22. A consistent ride. Consistency. All too often I see riders ask their horses for the right things the right way but the horse doesn’t hear them the first or third time. So they change the request. Thanks like switching to another language. As the same way, the right way, every time until you get the right response.

    Then – the other thing you are missing – REWARD. Reward the correct response. That may mean taking off the pressure AND petting, treating, quitting, moving on to something else, whatever. If we never reward or stop asking, the horse doesn’t know the difference between right at wrong.

    Next – pick the right horse for the job. Match COMPETENCIES with tasks.

  23. This is great! Really love it! I respect that you respect that each rider should be respected. Haha sounds funny but it’s true. I’m going to a fun dressage show that is regognized the next day, I KNOW people will look at me funny because I have a western pleasure horse. No ever respects that, it isn’t unnatural they are bred for it, just like dressage or jumping horses! My horse has to be warmed up western pleasure before I ride or she gets all jittery! 🙂 great to read 🙂

  24. Very insightful! I enjoyed this article. However, one key element was left out – always thank your horse for the good ride! Keep up the good work.

  25. I have always said for training/handling horses the one most important trait is to be consistent. No matter what methods you use, you will confuse a horse if you are not consistent.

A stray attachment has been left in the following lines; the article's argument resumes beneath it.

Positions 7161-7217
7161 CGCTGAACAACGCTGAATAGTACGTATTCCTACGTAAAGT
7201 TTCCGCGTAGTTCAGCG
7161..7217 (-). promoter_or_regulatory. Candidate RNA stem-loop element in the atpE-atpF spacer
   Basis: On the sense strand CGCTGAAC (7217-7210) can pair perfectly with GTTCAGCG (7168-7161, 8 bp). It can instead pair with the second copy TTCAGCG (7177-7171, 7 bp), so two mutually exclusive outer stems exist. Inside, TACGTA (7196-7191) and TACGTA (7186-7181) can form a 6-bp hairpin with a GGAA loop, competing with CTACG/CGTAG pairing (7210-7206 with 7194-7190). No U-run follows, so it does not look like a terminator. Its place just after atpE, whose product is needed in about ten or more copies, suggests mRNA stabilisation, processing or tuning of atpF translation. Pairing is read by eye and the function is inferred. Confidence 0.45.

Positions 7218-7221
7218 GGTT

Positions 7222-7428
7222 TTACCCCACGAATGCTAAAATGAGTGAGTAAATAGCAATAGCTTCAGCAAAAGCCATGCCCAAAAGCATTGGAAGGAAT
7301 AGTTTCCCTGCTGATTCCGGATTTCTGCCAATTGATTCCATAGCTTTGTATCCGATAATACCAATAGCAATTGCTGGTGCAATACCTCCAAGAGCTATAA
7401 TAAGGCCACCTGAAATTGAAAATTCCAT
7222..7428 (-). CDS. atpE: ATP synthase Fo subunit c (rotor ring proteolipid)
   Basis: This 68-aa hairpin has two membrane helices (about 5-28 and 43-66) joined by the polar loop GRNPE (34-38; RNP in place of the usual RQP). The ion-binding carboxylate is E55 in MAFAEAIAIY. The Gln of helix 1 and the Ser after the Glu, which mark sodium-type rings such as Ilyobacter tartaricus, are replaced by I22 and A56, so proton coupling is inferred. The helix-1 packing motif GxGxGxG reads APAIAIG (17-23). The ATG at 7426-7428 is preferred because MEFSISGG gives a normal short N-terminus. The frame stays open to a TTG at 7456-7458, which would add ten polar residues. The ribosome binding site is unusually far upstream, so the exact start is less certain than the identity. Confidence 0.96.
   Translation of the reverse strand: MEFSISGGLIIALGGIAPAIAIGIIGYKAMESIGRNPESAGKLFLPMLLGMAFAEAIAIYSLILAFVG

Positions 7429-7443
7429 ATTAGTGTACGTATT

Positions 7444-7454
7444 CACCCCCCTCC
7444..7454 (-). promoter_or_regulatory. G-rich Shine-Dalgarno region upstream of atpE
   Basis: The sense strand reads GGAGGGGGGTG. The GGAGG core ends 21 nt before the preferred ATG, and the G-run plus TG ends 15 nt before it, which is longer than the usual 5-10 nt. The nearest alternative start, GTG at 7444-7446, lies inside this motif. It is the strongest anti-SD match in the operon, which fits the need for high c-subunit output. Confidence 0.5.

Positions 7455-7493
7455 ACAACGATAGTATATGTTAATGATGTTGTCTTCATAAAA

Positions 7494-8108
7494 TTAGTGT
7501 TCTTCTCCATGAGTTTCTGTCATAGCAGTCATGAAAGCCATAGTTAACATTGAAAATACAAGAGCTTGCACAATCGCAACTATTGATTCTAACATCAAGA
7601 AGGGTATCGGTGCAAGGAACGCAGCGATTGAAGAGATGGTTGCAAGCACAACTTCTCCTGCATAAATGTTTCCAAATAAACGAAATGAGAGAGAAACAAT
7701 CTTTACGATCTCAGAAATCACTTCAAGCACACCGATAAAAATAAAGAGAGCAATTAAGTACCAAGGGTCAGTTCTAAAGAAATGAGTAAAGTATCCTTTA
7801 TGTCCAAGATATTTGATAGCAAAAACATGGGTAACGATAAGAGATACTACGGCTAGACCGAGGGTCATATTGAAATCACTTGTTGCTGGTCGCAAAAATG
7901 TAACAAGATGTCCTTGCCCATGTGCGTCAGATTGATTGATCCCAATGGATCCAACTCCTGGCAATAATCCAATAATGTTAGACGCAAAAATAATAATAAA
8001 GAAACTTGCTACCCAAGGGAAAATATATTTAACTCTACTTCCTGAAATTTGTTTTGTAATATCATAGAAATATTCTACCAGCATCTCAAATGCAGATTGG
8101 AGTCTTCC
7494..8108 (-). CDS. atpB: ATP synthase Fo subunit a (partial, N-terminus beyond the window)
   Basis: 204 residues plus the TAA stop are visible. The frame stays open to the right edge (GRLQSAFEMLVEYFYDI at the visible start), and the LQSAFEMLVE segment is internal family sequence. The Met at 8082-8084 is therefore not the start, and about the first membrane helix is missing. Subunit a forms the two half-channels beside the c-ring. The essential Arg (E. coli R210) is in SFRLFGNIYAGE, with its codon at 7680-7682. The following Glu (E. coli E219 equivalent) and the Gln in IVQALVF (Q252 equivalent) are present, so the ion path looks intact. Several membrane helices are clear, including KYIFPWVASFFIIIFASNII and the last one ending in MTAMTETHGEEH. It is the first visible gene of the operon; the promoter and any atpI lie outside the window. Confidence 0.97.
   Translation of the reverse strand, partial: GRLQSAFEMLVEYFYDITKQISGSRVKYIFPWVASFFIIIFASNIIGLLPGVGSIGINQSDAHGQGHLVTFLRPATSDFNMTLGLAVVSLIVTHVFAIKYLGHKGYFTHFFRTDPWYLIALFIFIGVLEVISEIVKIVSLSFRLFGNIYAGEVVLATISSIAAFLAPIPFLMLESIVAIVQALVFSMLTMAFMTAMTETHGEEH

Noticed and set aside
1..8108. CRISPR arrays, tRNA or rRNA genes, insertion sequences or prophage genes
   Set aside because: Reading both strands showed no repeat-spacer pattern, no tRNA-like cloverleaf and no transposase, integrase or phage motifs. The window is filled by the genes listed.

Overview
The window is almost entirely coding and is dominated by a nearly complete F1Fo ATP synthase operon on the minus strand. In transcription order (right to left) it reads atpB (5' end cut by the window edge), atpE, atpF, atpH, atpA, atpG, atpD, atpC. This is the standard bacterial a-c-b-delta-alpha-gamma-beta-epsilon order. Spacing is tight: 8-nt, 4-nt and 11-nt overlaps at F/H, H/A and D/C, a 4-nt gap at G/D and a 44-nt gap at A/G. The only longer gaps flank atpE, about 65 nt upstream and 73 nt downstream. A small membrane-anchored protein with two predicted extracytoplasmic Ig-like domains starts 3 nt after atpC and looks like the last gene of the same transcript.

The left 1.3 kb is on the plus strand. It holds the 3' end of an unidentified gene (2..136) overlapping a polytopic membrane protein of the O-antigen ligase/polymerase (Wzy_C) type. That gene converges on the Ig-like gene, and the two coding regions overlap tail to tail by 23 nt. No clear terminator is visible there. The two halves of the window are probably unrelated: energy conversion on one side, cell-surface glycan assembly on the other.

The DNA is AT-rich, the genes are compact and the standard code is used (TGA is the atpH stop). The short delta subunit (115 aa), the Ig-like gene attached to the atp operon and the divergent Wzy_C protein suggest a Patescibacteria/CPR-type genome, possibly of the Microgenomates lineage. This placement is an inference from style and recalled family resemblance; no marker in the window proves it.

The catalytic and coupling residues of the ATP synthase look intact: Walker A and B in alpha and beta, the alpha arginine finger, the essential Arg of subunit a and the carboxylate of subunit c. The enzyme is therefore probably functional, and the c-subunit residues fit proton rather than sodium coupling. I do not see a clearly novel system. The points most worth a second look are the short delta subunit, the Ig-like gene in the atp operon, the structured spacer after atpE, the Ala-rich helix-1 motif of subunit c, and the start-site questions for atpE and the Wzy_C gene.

26. I agree with all 10 if your points – nicely written! I would add Compassion. A person must have compassion to be successful in anything they do. Horses must first be viewed as living creatures that have personalities, good and bad days, feelings, sensitivities, and intelligence. We, as humans must have the wisdom to understand horses are prey animals that have overcome all instincts to run from a predator (us). With compassion for riding, our horses, and life, we can provide our horses the best life possible which, in turn, greatly improves our own lives. When it’s all said and done, that’s what life is all about.

  27. Sitting here with my broken toe and bruises from my mare who just literally walked over me when I was trying to have just a moment with her (she has been with me for 9 months) I search and search to find what I am doing wrong. Sadly, other than her being very pliable with tack and being approx. 16 yrs old, I don’t know anything about her (she was a rescue). But at least this site encourages persistence.